I recently discovered an interesting thing you can do with git commits. Signing individual commits. Now I know that this may not be new to a lot of people, but from my experience looking around GitHub, it doesn’t appear as though many people do it. In fact I’ve only seen one person other than myself with verified commits! So I wanted to share with you all today, how you can sign your own commits.

How to make a GPG Key

  1. Open a terminal and type out gpg --gen-key
  2. At the prompt, specify the kind of key you want (default RSA and RSA)
  3. Enter the desired size and expiration time (you can set it to never expire)
  4. Enter an ID and Secure Password
  5. Use gpg --list-secret-keys --keyid-format LONG to get a list of your keys
/Users/devinmatte/.gnupg/secring.gpg
------------------------------------
sec 4096R/3AA5C34371567BD2 2017-04-17 [expires: 2017-04-18]
uid devinmatte
ssb 4096R/42B317FD4BA89E7A 2017-04-17

Signing Commits

Step 1

$ gpg --list-secret-keys --keyid-format LONG
/Users/devinmatte/.gnupg/secring.gpg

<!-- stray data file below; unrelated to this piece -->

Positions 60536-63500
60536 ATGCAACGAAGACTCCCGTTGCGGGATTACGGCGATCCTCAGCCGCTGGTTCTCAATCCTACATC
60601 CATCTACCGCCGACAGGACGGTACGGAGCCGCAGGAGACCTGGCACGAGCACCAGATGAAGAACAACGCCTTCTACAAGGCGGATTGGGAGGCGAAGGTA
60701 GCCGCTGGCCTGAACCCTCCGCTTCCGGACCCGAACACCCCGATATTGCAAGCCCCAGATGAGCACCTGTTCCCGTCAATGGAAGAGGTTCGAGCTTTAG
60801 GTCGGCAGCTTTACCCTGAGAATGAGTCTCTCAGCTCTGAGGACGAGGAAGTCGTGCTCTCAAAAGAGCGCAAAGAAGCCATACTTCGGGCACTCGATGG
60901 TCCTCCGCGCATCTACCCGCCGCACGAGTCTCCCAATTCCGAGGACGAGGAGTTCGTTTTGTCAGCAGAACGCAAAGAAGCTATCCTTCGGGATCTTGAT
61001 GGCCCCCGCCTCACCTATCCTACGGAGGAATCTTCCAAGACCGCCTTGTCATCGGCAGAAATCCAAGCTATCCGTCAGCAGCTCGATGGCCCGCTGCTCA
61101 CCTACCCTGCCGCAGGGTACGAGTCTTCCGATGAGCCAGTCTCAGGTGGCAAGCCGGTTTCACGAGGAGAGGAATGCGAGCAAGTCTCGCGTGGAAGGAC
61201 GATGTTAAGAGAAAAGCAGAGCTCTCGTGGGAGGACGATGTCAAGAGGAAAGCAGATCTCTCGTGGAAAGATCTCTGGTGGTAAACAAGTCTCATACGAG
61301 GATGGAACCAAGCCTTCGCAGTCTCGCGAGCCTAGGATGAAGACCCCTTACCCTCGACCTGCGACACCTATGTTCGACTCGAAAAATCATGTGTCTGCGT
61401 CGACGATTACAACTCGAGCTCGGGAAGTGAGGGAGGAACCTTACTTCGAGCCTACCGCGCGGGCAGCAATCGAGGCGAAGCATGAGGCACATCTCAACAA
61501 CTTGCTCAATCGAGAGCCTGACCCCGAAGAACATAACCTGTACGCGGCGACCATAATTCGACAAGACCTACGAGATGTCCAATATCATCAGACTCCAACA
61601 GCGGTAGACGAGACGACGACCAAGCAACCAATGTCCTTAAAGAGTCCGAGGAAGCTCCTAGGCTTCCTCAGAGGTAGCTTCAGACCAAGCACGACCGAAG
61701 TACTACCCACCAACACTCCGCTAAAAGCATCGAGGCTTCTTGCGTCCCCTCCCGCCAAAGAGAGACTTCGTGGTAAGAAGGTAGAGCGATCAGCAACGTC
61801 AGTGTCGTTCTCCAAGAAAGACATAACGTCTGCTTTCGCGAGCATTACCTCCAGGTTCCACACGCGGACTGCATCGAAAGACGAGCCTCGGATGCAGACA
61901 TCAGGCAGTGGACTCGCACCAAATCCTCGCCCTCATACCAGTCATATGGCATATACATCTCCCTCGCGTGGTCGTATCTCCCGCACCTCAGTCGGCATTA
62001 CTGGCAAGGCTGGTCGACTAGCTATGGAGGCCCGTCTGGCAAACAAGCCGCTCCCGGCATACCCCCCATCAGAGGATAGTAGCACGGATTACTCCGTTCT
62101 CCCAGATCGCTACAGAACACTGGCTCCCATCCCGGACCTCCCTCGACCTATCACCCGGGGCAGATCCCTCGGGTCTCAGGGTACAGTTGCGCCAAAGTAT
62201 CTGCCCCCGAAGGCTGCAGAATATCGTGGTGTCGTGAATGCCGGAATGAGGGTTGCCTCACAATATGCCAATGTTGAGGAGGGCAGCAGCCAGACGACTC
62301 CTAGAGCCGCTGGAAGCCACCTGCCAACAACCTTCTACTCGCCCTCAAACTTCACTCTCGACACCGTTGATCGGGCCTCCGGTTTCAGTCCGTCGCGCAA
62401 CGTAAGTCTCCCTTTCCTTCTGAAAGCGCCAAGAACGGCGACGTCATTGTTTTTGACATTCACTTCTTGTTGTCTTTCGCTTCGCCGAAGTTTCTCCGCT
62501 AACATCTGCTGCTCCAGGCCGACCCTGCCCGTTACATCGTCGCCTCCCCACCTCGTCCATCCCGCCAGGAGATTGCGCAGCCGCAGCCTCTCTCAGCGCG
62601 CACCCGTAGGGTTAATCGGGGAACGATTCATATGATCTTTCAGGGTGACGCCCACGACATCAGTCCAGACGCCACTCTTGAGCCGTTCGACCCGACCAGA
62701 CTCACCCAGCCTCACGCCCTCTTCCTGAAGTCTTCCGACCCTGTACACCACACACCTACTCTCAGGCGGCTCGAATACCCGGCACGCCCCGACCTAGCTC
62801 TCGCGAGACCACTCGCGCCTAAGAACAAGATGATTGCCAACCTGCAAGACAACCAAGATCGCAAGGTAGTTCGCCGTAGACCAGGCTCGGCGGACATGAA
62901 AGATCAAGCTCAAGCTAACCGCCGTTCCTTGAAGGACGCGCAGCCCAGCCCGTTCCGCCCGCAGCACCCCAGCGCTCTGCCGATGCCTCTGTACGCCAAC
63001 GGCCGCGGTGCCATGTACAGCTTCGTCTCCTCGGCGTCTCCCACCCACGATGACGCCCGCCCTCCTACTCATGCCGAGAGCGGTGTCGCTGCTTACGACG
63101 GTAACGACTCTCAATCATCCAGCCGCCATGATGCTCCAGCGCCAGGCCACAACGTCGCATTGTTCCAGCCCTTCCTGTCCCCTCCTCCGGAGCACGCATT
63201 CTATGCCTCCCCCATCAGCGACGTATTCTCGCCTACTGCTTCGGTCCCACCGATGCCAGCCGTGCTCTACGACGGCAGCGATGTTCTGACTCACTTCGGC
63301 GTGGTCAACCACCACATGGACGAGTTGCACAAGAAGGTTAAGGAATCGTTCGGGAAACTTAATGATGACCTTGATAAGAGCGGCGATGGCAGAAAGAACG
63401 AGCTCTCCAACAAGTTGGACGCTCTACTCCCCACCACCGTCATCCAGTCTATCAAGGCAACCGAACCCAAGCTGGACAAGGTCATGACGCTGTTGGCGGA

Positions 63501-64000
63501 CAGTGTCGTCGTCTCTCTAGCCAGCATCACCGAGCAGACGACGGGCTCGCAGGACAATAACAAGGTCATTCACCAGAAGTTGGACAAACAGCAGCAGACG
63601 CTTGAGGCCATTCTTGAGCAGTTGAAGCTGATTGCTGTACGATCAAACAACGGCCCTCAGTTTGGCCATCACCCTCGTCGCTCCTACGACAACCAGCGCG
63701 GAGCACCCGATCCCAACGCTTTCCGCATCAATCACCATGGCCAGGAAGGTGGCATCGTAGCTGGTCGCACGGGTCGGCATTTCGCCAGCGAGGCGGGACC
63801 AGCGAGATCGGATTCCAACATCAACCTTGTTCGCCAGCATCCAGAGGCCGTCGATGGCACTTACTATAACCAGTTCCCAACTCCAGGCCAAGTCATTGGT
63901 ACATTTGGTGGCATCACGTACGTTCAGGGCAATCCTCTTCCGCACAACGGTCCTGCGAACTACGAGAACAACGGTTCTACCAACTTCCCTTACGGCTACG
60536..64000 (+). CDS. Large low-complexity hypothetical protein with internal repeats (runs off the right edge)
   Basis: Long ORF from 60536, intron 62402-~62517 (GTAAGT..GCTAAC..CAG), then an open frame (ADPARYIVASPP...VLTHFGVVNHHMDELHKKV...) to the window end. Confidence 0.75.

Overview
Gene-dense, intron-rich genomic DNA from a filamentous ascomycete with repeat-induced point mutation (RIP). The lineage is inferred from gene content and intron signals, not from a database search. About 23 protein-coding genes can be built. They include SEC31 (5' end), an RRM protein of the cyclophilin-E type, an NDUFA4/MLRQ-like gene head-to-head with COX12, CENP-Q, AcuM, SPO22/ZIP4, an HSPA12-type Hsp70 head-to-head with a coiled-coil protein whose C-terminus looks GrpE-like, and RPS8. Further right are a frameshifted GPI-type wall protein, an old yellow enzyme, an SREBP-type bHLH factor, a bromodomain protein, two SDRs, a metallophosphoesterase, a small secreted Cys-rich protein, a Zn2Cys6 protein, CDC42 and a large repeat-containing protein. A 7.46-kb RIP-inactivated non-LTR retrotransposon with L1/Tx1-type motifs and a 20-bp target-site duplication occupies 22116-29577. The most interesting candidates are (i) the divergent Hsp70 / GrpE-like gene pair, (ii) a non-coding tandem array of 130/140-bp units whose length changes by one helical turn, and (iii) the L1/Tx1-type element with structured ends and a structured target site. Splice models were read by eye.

------------------------------------
sec 4096R/3AA5C34371567BD2 2017-04-17 [expires: 2017-04-18]
uid devinmatte
ssb 4096R/42B317FD4BA89E7A 2017-04-17

Step 2

Now you’re set up to start signing commits. The way you’d do that is with git commit -S. However you really should want to sign all your commits. So it's quite obvious that your work is yours.

Step 3

  • git config --global commit.gpgsign true sets All Commits inside All Repositories on your machine to default as signed.
  • git config commit.gpgsign true sets All Commits inside a single repository on your machine to default as signed.

Step 4

  • Edit ~/.gnupg/gpg.conf and add these two lines to the bottom:
no-tty
use-agent
  • Now your password will be saved, and third party software will be able to commit like normal. Except now, all your commits are signed!

Verifying Commits Online

  1. Export your full chain gpg --armor --export 3AA5C34371567BD2
  2. Copy your GPG key, beginning with -----BEGIN PGP PUBLIC KEY BLOCK----- and ending with -----END PGP PUBLIC KEY BLOCK-----
  3. Copy that to GitHub using the instructions from their site.

So once you have your GPG key added to GitHub, all signed commits will display as verified. Currently it appears that GitHub and GitLab both support GPG signing in their UI.

Interested to learn more? Read the documentation on git’s site

Originally published at https://devinmatte.me.

Software Engineering Student at Rochester Institute of Technology with a focus on Full Stack Web Development and DevOps

Software Engineering Student at Rochester Institute of Technology with a focus on Full Stack Web Development and DevOps